Journal of Surface Engineered Materials and Advanced Technology
Vol.08 No.02(2018), Article ID:83982,12 pages

Simulation of Hydrophobicity Evaluation and Structural Optimization Design Method for Micro-Array Units

Yang Shen1*, Ge Guo2, Yafeng Zhang3*, Yuan Lu1, Xin Wang1

1Army Artillery Air Defense Academy, Chinese People’s Liberation Army, Hefei, China

2Department of Border Defence Command, Army Academy of Border and Coastal Defence in Urumqi, Urumqi, China

3Department of Equipment Support, Automobile NCO College, Army Military Transportation University, Bengbu, China

Copyright © 2018 by authors and Scientific Research Publishing Inc.

This work is licensed under the Creative Commons Attribution International License (CC BY 4.0).

Received: March 28, 2018; Accepted: April 22, 2018; Published: April 25, 2018


In recent years, researches published on hydrophobic materials increase rapidly, wherein the method for changing hydrophobicity by modifying a micro-array structure on the surface of the material also has been proposed. Of course, if it is possible for us to quantitatively analyse and evaluate hydrophobicity of different structures of one certain material at first, this task will greatly optimize the design of actual structures. In this work, we used the algorithm for Laminar Two-Phase Flow, Horizontal-set method integrated in COMSOL to build two single-pore simulation structures in different shapes and simulated the behaviour of the liquid transition from Cassie-state to Wenzel-state during the impregnation process. After that, the intrinsic contact angle of Structure T (a porous structure with a T-shaped sectional profile) was obtained under a certain pressure which maintained liquids in Cassie-state. Meanwhile, two equilibrium states of the liquid-air interface as well as two different patterns of the equilibrium state disrupting were found in Structure R (a porous structure with a Chamfered T-shaped sectional profile). Simulation results show that the modelling method can be applied for simulating the hydrophobicity of different porous structures and optimizing the procedures for the design of the micro-array efficiently.


Hydrophobic Materials, Micro-Array, Laminar Two-Phase Flow, Horizontal-Set Method, COMSOL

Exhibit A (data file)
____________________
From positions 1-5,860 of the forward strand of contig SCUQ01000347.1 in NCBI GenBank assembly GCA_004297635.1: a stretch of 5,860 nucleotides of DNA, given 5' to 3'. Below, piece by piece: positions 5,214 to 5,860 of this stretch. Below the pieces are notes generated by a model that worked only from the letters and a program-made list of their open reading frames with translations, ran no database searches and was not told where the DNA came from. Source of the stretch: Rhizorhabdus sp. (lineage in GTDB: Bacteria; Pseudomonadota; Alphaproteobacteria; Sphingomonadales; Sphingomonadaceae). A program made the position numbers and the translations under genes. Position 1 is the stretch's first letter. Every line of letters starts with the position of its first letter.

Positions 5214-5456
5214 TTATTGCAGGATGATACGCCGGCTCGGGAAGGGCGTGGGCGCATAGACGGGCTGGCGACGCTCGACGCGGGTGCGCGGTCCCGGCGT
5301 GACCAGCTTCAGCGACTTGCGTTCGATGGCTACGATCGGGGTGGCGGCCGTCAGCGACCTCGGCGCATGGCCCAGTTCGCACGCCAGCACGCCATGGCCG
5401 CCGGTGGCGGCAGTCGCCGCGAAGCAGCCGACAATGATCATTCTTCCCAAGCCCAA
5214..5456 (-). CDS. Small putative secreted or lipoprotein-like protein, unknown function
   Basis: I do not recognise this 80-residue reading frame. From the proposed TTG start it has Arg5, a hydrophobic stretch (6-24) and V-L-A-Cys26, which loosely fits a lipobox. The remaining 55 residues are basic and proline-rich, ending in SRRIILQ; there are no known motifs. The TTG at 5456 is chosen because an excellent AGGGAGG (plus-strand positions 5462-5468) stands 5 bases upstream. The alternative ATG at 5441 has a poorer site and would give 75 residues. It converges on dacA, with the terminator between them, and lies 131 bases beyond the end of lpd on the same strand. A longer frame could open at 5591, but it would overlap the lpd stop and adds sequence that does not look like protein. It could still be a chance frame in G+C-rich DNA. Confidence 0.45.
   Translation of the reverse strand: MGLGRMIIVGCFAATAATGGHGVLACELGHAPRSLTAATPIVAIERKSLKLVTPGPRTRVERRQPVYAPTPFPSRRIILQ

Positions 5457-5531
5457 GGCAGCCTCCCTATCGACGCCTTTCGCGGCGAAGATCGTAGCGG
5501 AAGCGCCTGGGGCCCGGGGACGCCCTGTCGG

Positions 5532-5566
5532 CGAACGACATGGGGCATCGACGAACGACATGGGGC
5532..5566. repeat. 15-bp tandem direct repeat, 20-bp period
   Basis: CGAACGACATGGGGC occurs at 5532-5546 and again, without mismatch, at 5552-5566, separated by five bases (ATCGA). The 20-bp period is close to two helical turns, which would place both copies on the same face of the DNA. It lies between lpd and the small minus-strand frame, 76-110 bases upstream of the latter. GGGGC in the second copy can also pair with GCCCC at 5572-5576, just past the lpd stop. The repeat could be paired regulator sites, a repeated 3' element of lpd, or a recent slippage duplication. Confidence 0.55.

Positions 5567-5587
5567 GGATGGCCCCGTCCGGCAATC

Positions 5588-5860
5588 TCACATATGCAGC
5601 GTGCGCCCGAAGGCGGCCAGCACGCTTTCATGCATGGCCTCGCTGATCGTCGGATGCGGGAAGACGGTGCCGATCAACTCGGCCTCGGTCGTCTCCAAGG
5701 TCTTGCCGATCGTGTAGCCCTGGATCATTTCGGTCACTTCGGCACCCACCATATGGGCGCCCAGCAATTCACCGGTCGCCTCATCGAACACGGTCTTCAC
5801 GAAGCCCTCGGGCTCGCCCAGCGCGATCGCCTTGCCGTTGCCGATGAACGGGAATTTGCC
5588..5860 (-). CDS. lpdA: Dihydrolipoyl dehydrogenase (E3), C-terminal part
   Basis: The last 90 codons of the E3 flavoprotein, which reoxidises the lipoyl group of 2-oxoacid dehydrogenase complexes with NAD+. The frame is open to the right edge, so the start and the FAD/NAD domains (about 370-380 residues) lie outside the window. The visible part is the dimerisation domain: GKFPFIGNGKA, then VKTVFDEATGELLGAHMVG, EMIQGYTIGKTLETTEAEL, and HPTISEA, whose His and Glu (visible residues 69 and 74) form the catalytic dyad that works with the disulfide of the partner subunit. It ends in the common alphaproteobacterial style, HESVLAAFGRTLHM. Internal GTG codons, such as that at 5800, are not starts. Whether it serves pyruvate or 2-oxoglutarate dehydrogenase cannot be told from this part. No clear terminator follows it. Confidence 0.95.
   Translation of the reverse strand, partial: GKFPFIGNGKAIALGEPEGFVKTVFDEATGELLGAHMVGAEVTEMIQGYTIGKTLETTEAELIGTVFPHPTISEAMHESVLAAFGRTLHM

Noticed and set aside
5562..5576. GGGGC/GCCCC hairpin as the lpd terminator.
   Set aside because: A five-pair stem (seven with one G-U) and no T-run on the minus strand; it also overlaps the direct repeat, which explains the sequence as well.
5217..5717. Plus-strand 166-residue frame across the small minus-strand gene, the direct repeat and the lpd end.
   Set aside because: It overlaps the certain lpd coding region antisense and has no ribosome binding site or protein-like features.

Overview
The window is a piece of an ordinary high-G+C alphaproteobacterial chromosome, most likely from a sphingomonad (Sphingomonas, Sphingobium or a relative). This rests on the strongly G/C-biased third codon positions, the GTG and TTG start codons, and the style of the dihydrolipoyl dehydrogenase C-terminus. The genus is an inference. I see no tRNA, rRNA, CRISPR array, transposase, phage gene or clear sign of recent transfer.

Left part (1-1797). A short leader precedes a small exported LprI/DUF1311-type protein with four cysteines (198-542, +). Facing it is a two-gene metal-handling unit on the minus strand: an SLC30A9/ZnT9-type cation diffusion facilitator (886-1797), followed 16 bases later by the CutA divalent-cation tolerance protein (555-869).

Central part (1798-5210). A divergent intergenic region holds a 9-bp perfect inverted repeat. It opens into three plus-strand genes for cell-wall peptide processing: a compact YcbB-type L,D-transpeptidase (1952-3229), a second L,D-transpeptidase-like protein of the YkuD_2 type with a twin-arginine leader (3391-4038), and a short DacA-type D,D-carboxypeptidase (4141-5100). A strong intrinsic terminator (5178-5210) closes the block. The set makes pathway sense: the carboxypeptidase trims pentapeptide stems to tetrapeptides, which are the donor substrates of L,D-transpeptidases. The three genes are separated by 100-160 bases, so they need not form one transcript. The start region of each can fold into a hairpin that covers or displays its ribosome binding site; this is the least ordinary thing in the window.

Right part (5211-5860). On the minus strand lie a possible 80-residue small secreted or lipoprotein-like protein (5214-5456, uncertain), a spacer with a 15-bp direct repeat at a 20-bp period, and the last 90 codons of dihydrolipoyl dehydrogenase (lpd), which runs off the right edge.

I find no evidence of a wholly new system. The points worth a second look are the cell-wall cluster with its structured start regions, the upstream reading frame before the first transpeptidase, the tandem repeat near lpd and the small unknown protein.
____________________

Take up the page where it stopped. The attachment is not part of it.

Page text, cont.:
1. Introduction

Hydrophobic materials have become widely used due to their advantages of self-cleaning, resistance reduction and anti-icing etc. [1] . To be specific, the use of hydrophobic materials in the appropriate part of the architectural structure can reduce the corrosion from the acid rain: as in ships, it can reduce the resistance during the navigation; also as in pipelines, it can effectively reduce the corrosion; thereby improving the transportation efficiently. To obtain a material with the better hydrophobic property, one method which has been studied and adopted is to manufacture a micro-array on the surface.

The design idea of the hydrophobic surface micro-array is adapted from the natural existence of the hydrophobic surface while a variety of hydrophobic material surfaces have been designed and manufactured. To study the behaviour of droplets spreading on a solid surface, Cassie and Wenzel firstly classified the infiltration state into Cassie-state and Wenzel-state. Cassie-state is an ideal hydrophobic state that the liquid is sheared up by a rough surface micro-structure [2] ; nevertheless, the liquid can not fill up the pit on the surface but form compound contact because of the air trapped with the surface (shown in Figure 1(a)). Wenzel-state is that the liquid can completely fill up a rough surface while the actual contact area is larger than the apparent contact area (shown in Figure 1(b)) [3] .

Scholars have scientifically explained the hydrophobicity of various micro-structures through mathematical modelling, which made hydrophobic theory continuously improve. B. Emami et al. proved that the cylindrical pore maximized the critical pressure [4] . Rene Hensel et al. fitted the microscopic structure on the surface of the Springtails skin and calculated the surface infiltration of the liquid [5] . In addition, they proved that both the Mushroom-shaped cross-sectional pore and the Chamfered T-shaped cross-sectional hole had excellent hydrophobicity. By transforming the concave structure of a Chamfered T-shaped hole into a convex structure and basing on a micro-fabrication process, Tingyi Liu et al. obtained an array of surface micro-structures, which made the hydrophilic silica surface exhibit excellent super-hydrophobic characteristics [6] . Takahiro Koishi et al. simulated the infiltration behaviour of water droplets composed of a large number of water molecules on the surface of a